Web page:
As a teacher I have heard (and said) that students need to “improve” their writing, but struggled to give them the tools really to do so on their own. Twice today I came across lists of what not to say in good writing: the first is directed to adult writers from the Washington Post (brilliant) and the second is directed to developing writers from buzzfeed…
Both articles (in one day!) made me think a lot about “improving” writing skills.
Why do children write? Because we tell them to? As a child I wanted very much to be a writer, and yet was regularly disappointed with my own limited abilities. Early on I gave up the idea that I would ever write anything good and decided to find a real job instead – my early attempts at writing were awkward, wordy, long winded and completely unedited, and I had no idea about how to improve. I really thought that I just wasn’t going to be as good at writing as the many authors I loved to read. Has our teaching of writing really improved?
A few months ago I attended a teachers’ writing workshop that encouraged real, direct, explicit teaching of writing skills – sequential and cumulative from emergent to developing writers. I was so inspired by the possibilities for the students in my school, particularly those already facing academic challenges: for them the idea of “improving” can seem totally out of reach.
Once I started thinking about emergent and evolving writing expectation I excavated a few writing starters from the archives…
Silent, loud, forever
Lessons from my (mother…)
Fortune cookies – barely writing, so poetic!
If I was not me, who would I be?
Things I am grateful for…
Good writing (all writing!) needs inspiration, honesty and, at the end of the day, revision. We can inspire kids to write with exposure to great writing, or to great music or art, but it is the act of listening to their own voice that will really help them excel. I often ask students to read their writing out loud – to themselves, to a friend or partner, to a teacher or buddy… It is hearing their own voice that makes it come to life.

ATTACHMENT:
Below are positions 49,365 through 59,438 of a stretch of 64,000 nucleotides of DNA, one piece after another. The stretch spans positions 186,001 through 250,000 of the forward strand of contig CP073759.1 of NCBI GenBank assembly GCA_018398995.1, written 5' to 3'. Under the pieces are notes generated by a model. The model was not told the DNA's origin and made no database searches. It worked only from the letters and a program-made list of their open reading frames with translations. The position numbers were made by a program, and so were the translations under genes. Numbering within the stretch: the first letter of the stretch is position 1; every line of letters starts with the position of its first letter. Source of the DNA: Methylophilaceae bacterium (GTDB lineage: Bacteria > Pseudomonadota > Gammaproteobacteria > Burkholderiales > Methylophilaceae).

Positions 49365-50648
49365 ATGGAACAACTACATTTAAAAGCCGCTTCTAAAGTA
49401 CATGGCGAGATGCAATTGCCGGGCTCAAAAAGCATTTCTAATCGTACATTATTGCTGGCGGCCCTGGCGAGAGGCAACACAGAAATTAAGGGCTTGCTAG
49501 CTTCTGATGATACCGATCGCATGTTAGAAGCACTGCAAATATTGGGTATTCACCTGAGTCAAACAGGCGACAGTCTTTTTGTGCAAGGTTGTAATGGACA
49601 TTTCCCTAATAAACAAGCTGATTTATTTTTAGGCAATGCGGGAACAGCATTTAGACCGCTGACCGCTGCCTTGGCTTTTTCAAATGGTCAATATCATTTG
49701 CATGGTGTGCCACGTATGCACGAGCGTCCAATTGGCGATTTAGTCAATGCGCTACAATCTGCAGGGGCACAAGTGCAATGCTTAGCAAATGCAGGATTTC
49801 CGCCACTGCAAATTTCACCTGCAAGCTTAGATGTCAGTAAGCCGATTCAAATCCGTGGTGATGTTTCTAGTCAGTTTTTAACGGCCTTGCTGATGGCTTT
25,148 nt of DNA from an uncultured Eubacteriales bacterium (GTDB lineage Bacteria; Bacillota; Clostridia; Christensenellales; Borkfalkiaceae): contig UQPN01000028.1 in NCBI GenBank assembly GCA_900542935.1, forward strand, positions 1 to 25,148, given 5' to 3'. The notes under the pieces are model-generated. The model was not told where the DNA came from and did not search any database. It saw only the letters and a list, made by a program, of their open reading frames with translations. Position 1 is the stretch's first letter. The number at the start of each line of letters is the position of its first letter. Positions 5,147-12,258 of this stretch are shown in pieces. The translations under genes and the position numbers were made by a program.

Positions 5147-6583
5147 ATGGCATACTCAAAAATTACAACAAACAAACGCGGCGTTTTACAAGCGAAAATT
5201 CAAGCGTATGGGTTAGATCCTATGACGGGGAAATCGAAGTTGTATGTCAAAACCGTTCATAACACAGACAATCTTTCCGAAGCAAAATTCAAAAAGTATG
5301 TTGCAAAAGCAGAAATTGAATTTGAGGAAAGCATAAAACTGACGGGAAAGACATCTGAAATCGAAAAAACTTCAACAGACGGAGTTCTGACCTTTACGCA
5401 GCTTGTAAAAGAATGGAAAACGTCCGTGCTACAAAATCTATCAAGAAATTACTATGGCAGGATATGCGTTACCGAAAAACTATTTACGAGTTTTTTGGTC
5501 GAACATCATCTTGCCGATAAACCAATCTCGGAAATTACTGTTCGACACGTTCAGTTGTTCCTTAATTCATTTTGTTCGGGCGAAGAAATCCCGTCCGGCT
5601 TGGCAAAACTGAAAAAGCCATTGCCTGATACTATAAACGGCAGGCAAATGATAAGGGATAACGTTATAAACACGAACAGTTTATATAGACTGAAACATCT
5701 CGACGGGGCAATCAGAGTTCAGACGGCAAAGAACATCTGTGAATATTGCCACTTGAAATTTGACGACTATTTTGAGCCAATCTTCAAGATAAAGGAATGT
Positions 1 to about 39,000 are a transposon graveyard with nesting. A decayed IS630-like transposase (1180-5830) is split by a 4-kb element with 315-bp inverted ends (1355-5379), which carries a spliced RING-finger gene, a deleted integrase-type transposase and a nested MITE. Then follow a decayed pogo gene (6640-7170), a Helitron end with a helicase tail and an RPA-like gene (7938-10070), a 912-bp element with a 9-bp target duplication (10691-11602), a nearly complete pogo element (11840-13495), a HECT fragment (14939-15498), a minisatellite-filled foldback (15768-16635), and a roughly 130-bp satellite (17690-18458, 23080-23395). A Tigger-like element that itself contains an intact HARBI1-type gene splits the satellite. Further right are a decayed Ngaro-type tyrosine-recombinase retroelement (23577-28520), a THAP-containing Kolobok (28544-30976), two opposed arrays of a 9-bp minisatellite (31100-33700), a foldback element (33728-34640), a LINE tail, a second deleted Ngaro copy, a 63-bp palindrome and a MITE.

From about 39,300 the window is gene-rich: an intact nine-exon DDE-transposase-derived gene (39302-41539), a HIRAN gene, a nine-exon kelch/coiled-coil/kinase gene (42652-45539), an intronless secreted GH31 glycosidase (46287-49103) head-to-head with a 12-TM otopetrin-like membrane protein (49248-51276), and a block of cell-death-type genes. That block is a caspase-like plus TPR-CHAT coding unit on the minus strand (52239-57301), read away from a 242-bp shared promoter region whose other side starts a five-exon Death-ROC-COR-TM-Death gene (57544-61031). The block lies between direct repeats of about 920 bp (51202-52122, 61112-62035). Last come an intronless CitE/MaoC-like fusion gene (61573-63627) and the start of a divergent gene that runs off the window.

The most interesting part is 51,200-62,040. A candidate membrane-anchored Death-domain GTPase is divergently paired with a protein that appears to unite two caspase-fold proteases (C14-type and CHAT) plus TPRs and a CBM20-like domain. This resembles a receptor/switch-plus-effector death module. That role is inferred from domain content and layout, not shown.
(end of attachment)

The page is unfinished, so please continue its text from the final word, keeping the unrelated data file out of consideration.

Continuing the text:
Revision is the hardest, for children and adults too. The secret often is to schedule separate time for revising. The act of creating is exhausting! Take a break and come back to it later or the next day with fresh perspective and energy… What was a chore becomes a new and interesting task.
Above all, good writing must have something to say. Look around. See, hear, think, feel, and then share those thoughts and what they mean to you – at the end of the day “improving” your writing only means making it say more about yourself:
“And above all, watch with glittering eyes the whole world around you because the greatest secrets are always hidden in the most unlikely places. Those who don’t believe in magic will never find it.” (Roald Dahl)